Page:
Published on: 17.02.08
Source: heise online
The Australian Government has branded NetAlert - a $85 million software filter scheme to protect young Australians from online pornography - as a failure and will review its future.
Federal Communications Minister Stephen Conroy is assessing the NetAlert program, which will come under testing at the Senate. The filter scheme was a central feature of the Howard Government's. NetAlert was launched last August to address the perceived threat of online sexual predators and nasty content to young internet users. A multimillion dollar advertising action followed, including a booklet delivered to every household across Australia.
It was expected 2.5 million households would take up the free porn-blocking filters within 12 months but only 144,088 filter products have been downloaded or ordered on CD-ROM since August last year.
"The program has clearly failed, despite over $15 million being spent in advertising to support it," Mr Conroy said. The labor government has always said that PC filtering is not a stand-alone solution to protecting children from online dangers. It has a comprehensive cyber-safety plan that includes the implementation of mandatory ISP-based filtering to deliver a filtered feed to all homes, schools and public internet points. "Education for parents and teachers as well as children is a priority," Mr Conroy added.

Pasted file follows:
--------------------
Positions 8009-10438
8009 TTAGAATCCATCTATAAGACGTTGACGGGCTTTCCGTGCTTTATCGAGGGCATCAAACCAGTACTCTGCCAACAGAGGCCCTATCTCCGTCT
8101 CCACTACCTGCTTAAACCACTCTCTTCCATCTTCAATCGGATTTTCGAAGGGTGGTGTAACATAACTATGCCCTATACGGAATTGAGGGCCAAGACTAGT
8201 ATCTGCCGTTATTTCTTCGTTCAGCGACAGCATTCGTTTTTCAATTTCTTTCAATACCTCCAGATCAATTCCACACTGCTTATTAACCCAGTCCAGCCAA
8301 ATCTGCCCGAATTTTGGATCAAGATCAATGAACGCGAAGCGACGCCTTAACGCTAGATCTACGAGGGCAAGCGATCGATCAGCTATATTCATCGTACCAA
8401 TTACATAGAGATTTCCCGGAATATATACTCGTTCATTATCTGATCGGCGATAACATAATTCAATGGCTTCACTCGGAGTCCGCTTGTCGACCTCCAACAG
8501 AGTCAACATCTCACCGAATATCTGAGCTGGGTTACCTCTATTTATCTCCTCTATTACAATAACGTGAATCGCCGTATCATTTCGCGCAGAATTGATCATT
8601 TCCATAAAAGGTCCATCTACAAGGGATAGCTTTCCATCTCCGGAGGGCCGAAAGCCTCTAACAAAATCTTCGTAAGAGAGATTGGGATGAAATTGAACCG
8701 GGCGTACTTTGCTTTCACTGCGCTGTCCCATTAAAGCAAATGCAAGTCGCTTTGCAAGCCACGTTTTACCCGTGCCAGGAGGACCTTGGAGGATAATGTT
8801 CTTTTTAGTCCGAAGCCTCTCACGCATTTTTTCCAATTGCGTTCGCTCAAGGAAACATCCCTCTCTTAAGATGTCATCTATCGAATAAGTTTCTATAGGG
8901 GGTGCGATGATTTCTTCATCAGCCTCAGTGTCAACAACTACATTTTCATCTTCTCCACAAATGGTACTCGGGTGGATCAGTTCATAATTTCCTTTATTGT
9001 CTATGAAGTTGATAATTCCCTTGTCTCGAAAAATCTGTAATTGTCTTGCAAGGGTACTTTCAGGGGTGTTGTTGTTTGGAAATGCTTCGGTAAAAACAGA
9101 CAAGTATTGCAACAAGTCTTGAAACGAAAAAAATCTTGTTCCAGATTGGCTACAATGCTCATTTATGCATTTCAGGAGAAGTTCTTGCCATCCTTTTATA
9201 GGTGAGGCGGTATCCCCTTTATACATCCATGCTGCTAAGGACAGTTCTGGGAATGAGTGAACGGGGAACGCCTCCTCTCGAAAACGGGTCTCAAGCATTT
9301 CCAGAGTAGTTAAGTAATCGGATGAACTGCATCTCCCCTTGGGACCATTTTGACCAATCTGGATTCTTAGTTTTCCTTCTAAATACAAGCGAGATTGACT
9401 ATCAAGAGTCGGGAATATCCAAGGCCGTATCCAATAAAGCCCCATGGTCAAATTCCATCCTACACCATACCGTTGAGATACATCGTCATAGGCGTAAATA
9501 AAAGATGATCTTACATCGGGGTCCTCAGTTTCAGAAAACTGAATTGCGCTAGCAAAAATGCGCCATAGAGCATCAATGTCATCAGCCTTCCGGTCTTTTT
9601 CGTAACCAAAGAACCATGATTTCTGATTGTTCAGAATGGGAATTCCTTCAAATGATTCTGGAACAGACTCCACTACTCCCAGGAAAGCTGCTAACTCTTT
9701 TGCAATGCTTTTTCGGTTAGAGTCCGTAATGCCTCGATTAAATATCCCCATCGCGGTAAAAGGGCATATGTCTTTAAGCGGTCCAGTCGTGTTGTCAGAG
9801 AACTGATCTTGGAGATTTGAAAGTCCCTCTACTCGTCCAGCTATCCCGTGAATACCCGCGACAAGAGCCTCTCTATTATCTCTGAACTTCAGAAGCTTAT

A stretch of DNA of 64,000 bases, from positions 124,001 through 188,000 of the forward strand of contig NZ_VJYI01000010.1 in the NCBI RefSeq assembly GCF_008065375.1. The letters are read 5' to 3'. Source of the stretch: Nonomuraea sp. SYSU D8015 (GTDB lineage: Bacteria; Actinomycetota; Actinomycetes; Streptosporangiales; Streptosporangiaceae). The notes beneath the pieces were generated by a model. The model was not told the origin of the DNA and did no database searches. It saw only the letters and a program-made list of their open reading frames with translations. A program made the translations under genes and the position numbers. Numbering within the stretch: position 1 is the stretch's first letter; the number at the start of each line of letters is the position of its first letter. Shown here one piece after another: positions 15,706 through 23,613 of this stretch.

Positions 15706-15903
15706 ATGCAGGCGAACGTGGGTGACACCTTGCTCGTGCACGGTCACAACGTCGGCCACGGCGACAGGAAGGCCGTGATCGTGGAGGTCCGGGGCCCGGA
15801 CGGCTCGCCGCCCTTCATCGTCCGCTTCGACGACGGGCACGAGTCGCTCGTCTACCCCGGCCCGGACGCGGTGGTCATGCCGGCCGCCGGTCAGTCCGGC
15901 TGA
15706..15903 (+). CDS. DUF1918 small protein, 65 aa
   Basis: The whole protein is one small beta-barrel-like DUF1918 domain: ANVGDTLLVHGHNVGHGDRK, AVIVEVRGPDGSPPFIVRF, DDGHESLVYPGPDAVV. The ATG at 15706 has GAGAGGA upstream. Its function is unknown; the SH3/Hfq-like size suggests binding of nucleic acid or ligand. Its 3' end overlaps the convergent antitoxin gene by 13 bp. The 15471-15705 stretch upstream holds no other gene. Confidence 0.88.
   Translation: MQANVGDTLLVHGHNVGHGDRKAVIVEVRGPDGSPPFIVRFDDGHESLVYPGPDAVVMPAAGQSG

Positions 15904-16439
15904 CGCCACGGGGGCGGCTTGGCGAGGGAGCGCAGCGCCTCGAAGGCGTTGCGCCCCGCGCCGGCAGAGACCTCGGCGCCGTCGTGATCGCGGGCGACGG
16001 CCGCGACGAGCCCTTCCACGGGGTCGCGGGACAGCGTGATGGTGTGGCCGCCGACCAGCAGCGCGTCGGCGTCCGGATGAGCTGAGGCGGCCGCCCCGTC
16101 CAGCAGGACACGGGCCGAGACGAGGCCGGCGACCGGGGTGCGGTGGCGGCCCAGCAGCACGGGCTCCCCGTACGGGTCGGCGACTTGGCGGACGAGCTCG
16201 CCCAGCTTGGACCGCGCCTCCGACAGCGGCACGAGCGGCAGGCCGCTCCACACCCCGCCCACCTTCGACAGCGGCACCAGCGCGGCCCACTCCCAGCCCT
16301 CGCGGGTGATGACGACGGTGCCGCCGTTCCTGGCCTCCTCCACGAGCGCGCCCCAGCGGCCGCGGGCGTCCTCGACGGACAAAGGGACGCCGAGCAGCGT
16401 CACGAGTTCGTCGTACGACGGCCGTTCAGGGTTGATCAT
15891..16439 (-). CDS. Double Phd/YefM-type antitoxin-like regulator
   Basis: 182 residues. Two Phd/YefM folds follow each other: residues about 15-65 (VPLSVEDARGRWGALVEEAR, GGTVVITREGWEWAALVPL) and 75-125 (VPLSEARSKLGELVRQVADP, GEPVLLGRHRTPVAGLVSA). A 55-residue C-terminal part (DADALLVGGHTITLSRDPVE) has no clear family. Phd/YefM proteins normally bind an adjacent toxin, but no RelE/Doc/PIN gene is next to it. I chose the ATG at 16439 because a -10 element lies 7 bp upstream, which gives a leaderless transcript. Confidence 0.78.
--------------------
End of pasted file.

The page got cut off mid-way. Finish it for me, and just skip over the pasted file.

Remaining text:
Tom Wood, a sixteen-year-old, known as "The Porn Cracker", showed that the new NetAlert filters could be bypassed in a matter of minutes. He said the scheme had been a waste of time and money. "Although these are amongst the best PC-based filters available, it didn't take long for teens to work out how to bypass them," said the schoolboy with a passion for cyber-safety.